Gauri Lankesh shot dead: 10 things to know about this scribe who spoke her mindGauri edited Kannada tabloid 'Gauri Lankesh Patrike' besides owning some other publications, and was known for her forthright views against hard-line Hindutva politics.
Senior journalist Gauri Lankesh, 55, a vocal critic of Hindutva politics, was shot dead by unidentified assailants at her Rajarajeshwari Nagar residence in Bengaluru on Tuesday night.
The scribe, who had last year lost a defamation case against a BJP MP, had returned home in her car and was opening the door to her residence when motorcycle-borne assailants fired at her indiscriminately with two bullets hitting her in the chest and one on her forehead. She died instantaneously, police said.
Gauri edited Kannada tabloid 'Gauri Lankesh Patrike' besides owning some other publications, and was known for her forthright views against hard-line Hindutva politics.
Karnataka Chief Minister Siddaramaiah today formed a Special Investigation Team, headed by an Inspector-General-level officer, to probe the killing of the journalist-activist and termed the murder an ‘assassination on democracy’.
Police said that they have spotted one of three killers on CCTVs that were installed at the deceased journalist’s house in the western part of the city. The suspect is seen wearing a helmet. Three teams have been formed to identify and track the killers.
Meanwhile, scores of journalists in different cities today protested against her murder and demanded that culprits should be brought to books at the earliest.
Here are 10 quick points about the journalist known for her anti-establishment stand:
1. Born in 1962, Gauri was the daughter of legendary Kannada journalist and founding editor of Kannada weekly tabloid 'Lankesh Patrike'. Her siblings--Kavitha and Indrajit Lankesh-- are film and theatre personalities.
2. Known for pro-poor and pro-Dalit stand, Gauri was among very few woman editors in Kannada journalism who openly expressed her pro-Naxal and Leftist views.
3. Gauri’s career as a journalist began with The Times of India in Bangalore following which she moved to Delhi with her husband. She returned to Bengaluru soon after and began working as a correspondent for the Sunday magazine where she continued for 9 years.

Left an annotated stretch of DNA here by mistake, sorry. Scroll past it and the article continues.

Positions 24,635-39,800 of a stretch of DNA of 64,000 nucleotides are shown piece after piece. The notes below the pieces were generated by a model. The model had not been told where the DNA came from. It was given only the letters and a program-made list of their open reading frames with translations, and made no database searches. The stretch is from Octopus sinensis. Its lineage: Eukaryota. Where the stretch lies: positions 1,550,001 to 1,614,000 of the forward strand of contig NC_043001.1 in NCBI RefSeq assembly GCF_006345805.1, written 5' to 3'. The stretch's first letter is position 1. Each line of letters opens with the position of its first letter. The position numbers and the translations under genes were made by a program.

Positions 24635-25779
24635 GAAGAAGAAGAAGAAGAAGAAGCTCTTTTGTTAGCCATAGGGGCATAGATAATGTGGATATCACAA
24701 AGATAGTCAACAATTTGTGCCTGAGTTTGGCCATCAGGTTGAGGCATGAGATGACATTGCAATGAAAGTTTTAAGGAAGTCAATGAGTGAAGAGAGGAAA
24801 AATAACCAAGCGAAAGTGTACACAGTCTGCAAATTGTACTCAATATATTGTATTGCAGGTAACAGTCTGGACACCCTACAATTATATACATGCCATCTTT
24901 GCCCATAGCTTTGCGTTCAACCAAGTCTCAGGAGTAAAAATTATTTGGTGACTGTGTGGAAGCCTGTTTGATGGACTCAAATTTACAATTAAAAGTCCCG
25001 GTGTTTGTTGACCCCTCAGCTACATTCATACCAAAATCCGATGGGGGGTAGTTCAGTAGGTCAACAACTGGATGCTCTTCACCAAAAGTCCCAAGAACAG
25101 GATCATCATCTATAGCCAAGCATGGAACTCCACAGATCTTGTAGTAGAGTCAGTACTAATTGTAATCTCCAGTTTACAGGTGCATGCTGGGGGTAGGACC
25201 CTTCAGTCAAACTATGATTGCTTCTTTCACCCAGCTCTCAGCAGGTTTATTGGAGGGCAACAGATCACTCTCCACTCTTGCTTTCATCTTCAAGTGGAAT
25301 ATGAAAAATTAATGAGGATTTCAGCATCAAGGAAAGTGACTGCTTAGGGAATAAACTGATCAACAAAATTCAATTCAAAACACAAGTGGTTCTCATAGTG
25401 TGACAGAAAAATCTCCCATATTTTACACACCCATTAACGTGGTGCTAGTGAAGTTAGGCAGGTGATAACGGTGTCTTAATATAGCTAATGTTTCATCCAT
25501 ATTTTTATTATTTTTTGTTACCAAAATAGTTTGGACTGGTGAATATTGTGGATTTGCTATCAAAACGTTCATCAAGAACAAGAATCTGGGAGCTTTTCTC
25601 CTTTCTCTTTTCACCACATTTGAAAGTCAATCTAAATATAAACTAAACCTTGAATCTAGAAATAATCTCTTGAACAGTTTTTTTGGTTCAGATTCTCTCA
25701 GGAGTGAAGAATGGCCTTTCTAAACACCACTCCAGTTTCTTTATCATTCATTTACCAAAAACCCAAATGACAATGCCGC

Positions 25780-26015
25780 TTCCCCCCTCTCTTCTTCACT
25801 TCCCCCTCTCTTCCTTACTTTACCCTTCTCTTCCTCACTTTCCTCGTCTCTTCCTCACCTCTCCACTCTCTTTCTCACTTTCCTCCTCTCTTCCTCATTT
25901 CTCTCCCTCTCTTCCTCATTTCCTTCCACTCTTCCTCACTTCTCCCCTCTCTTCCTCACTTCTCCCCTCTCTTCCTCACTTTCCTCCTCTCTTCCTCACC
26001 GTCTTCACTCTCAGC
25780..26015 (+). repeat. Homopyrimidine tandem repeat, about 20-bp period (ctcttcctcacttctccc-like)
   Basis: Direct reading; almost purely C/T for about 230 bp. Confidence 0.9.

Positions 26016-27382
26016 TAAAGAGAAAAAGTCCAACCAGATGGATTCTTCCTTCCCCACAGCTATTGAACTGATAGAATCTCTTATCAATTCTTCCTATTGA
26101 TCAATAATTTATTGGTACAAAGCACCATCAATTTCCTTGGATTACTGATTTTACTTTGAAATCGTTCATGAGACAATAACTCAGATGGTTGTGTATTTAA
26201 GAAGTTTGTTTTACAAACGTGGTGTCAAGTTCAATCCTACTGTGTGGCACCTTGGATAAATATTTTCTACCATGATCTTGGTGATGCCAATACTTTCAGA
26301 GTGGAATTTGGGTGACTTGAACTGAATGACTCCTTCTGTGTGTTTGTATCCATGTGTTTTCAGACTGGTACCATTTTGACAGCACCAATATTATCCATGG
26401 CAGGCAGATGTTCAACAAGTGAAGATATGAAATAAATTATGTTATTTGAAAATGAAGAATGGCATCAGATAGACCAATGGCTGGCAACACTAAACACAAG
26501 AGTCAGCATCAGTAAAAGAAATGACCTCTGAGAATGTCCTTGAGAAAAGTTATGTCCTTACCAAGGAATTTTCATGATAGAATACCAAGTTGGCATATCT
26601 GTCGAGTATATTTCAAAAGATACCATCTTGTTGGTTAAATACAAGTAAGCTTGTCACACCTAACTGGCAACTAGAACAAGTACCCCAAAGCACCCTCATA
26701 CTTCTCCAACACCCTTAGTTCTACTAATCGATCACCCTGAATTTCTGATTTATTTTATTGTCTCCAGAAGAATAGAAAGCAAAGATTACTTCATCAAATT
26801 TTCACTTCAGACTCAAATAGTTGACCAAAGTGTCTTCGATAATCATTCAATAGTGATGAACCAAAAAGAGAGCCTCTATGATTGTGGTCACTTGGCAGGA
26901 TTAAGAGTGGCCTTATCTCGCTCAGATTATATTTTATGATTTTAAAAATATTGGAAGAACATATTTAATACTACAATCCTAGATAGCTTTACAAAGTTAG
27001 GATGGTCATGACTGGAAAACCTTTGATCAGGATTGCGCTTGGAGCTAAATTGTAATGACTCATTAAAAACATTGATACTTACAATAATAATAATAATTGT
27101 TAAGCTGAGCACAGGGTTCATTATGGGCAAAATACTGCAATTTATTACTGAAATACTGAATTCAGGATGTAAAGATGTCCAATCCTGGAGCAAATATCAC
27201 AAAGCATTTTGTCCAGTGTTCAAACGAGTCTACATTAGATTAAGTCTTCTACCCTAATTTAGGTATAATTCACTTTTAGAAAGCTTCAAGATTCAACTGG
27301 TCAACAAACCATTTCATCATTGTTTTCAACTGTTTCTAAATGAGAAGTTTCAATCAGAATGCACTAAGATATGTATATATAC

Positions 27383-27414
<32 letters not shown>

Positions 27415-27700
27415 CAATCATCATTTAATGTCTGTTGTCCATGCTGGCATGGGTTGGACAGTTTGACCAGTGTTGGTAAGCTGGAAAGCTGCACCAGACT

4. At the time of her father's death in 2000, she was working for the Eenadu's Telugu television channel in Delhi.
5. She took on the reins of her father’s tabloid following his death. The tabloid did not take any advertisements and is run by a group of 50 people.
6. Gauri started her own Kannada tabloid 'Gauri Lankesh Patrike' in 2005 after quitting as editor of Lankesh Patrike following differences with her brother and paper's proprietor and publisher Indrajit.
7. A fierce activist, she was convicted by a magisterial court in Hubballi last year in connection with a defamation case filed by BJP MP Prahlad Joshi and party office bearer Umesh Doshi who had objected to publication of a report against them in her periodical on January 23, 2008. The court had imposed a fine of Rs 10,000 on her along with a six-month jail term.
8. In 2012, while participating in a protest demanding ban on communal groups in Mangalore, she stated that Hinduism was not a religion, but a "system of hierarchy in society", in which "women are treated as second class creatures".
9. She endorsed minority religion tag for the Lingayat community and headed the Komu Souharda Vedike, a communal harmony platform for the oppressed communities.
10. Gauri had in the past worked for the rehabilitation of Naxals who wanted to return to the social mainstream and was one among those involved in the founding of Citizens Initiative for Peace (CiP) in the state.